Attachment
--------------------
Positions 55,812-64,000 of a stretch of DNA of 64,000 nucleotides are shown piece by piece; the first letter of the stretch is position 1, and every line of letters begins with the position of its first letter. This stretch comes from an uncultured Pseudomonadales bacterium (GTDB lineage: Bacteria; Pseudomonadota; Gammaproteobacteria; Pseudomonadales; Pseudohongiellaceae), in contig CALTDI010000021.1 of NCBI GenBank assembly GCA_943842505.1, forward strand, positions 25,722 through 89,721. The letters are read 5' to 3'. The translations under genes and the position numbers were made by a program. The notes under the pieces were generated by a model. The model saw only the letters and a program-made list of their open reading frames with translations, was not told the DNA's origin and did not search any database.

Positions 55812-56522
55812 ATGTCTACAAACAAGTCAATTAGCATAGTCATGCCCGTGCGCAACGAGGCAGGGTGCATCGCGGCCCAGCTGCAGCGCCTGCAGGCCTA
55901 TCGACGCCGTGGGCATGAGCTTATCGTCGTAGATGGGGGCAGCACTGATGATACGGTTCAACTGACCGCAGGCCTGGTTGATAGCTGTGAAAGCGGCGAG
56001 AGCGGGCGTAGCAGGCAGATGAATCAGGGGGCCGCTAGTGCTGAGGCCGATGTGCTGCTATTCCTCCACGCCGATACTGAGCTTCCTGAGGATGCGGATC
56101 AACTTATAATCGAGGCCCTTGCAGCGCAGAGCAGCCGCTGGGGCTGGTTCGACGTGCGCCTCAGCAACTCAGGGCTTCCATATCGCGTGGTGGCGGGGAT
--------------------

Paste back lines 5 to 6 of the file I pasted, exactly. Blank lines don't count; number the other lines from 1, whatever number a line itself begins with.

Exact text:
56001 AGCGGGCGTAGCAGGCAGATGAATCAGGGGGCCGCTAGTGCTGAGGCCGATGTGCTGCTATTCCTCCACGCCGATACTGAGCTTCCTGAGGATGCGGATC
56101 AACTTATAATCGAGGCCCTTGCAGCGCAGAGCAGCCGCTGGGGCTGGTTCGACGTGCGCCTCAGCAACTCAGGGCTTCCATATCGCGTGGTGGCGGGGAT